Two years ago, Edith Espinoza would have never imagined that she would one day share the stage with the president of the United States or be the sole provider of her family.
Espinoza, a native of Mexico and a continuing education student at a San Diego community college, has come a long way since she moved to the United States in 1995. “Two years ago, I was a very different woman. I was a different Edith,” says the 30-year-old mother of two daughters.
Last month, Espinoza introduced President George W. Bush at a national conference for the federal Office of Faith-Based and Community Initiatives. A victim of domestic abuse, allegedly at the hands of her husband, Espinoza got her life back on track thanks to a faith-based shelter for domestic violence victims in San Diego.
Coming from a very traditional Mexican background, Espinoza married at 15 and took on the role of wife and caregiver. The domestic abuse continued as she and her family moved from Mexico to California, then to Las Vegas. She says her time in Las Vegas symbolizes the most difficult period of her life, and she eventually decided to leave that dangerous environment. She asked a family member to send her money, and in December 2006, she went to El Nido, a faith-based shelter for domestic violence victims in San Diego.
The resources and individuals at El Nido gave Espinoza the opportunity to reinvent her life, obtain an education and become self-sufficient. Espinoza was assisted with transportation, funds for her education at San Diego Community College District’s Mid-City campus, counseling, an apartment and her first job as administrative assistant at the Chicano Federation of San Diego County.
At Mid-City, Espinoza has taken computer keyboarding, a business course and several English as a second language classes. Currently, Espinoza is at level six in ESL and will soon be at level seven, the most advanced level.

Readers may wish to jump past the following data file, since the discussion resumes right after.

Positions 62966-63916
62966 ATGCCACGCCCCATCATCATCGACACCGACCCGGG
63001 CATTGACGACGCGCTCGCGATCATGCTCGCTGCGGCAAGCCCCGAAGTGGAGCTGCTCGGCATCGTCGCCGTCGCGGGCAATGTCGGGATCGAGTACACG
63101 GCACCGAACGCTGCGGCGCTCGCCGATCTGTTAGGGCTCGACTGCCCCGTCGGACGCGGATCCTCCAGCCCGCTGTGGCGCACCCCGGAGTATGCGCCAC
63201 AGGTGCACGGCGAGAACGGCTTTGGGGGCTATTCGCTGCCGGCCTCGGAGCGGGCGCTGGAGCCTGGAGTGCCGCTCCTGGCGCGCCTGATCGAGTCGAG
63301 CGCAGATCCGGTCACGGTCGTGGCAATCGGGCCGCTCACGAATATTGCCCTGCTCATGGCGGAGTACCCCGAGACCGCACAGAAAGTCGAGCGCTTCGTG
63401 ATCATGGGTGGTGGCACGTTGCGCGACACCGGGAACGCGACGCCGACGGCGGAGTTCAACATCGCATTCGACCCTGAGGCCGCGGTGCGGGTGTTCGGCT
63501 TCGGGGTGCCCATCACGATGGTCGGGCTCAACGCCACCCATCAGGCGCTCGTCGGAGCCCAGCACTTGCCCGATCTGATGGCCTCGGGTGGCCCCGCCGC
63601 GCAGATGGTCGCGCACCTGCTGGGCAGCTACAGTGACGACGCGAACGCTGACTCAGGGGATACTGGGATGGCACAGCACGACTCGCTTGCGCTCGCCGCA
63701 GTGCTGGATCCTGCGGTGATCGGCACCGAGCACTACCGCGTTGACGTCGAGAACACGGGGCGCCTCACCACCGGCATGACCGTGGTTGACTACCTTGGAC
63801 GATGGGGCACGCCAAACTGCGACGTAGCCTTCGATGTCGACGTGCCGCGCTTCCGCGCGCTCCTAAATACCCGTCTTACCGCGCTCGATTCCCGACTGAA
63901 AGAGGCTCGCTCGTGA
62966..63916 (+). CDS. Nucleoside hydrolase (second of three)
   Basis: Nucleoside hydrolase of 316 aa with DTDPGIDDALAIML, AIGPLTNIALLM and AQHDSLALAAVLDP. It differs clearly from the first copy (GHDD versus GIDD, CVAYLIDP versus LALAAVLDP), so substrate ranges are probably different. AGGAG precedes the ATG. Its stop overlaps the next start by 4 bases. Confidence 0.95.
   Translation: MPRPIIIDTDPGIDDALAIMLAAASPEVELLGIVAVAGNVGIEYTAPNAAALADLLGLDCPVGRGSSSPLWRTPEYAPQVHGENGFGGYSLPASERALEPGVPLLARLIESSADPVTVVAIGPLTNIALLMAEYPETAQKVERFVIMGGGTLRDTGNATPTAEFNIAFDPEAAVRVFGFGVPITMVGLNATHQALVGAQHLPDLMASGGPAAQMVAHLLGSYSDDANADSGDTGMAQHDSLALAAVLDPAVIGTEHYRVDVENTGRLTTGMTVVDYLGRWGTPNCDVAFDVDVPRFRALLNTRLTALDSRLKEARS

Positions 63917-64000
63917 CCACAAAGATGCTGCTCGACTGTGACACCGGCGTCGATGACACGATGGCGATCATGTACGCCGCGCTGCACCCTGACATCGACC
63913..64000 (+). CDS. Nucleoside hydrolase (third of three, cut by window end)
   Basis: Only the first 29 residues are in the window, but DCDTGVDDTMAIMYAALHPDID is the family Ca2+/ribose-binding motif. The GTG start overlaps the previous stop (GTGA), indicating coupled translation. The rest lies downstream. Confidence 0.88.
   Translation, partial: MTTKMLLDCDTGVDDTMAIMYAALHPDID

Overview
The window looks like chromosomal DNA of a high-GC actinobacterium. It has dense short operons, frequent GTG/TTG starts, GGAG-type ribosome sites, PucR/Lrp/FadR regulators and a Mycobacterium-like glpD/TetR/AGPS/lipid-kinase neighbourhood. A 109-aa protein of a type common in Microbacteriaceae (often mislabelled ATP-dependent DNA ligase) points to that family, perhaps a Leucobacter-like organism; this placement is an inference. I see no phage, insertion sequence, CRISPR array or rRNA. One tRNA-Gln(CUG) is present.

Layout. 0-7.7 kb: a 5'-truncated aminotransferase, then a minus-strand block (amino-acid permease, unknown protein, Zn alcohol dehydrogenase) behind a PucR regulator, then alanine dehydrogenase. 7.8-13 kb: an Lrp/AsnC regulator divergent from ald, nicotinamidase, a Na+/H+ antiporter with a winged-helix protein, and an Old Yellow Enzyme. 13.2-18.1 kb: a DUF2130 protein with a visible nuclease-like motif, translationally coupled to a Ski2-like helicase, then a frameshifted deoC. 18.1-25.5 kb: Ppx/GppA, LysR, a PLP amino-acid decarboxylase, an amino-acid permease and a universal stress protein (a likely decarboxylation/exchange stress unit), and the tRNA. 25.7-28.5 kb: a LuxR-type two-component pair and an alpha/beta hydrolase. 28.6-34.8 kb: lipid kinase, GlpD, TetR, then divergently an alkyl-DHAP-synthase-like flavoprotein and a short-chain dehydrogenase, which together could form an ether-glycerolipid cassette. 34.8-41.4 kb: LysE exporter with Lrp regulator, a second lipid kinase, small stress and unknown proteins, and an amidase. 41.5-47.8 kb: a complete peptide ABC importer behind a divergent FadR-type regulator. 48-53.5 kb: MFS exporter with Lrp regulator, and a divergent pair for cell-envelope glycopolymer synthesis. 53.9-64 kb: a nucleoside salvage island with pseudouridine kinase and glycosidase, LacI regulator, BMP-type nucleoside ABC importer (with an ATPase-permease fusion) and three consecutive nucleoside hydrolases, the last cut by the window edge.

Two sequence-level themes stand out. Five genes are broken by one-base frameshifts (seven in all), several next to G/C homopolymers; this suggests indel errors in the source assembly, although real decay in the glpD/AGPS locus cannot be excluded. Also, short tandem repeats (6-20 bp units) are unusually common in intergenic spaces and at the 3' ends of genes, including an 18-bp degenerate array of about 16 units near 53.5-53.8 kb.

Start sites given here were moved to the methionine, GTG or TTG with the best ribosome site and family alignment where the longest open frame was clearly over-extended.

Espinoza wants to become a child development professional and case manager. “I want to work with other people like me,” she says, adding that her own case manager, El Nido spokesperson Francisca Jinesta, inspires her to have a great career.
It is also Jinesta who nominated Espinoza to go to Washington, D.C., where she introduced President Bush at a national conference for the federal Office of Faith-Based and Community Initiatives.
At first, the invitation seemed impossible, Espinoza says. “I said ‘no.’ I thought it was a joke. For me it seemed impossible. I thought, ‘Why me and not another lady?’”
It wasn’t until Edith received a faxed invitation at work that she realized Jinesta was serious.
Of her experience, Edith says she was not nervous, but rather comfortable and energized by the audience. “I felt good, like a celebrity,” she says.
Cindy Thompson, a CalWORKs job developer for continuing education students, says that it’s Espinoza’s work ethic and amazing spirit that has allowed her to succeed.
“She works so hard and wants to be a role model for her children so that they don’t have to go through what she has gone through,” Thompson says.
Espinoza says domestic abuse is a problem in Hispanic immigrants and those who don’t emigrate and stay in Latin America. But things are changing in her native Mexico. In February 2007, Mexico passed a historic new law that obligates its government to prevent, punish and eradicate violence against women. It became the first federal measure to stop domestic violence against women, according to The Associated Press. For many, the law demonstrated recognition of an issue that has been often ignored by the nation’s government and by a patriarchal society in which machismo pervades.
In 2006, a Mexican government-sponsored study estimated that about 43 percent of women over 15 years had been victims of some form of family violence over the course of their last relationship.
Mujeres Latinas en Acción, a bilingual and Chicago-based agency that works with Hispanic women and youth to become self-reliant and improve the quality of their lives, outlines the reality that many women like Espinoza often have to confront: there’s a strong sense of family that often keep Hispanics from “betraying” long-standing values. Those who step outside of these norms are sometimes shamed by their more traditional family members.
The organization also points to other challenges that often cripple Hispanic women — language barriers, lack of resources, the threat of deportation and the fear of authorities.
Because Espinoza worked hard to overcome these barriers, she says she wants to help others do the same.
“I want to say to other women that it’s not good to stay in an abusive relationship. The first effect is on the children,” she says.
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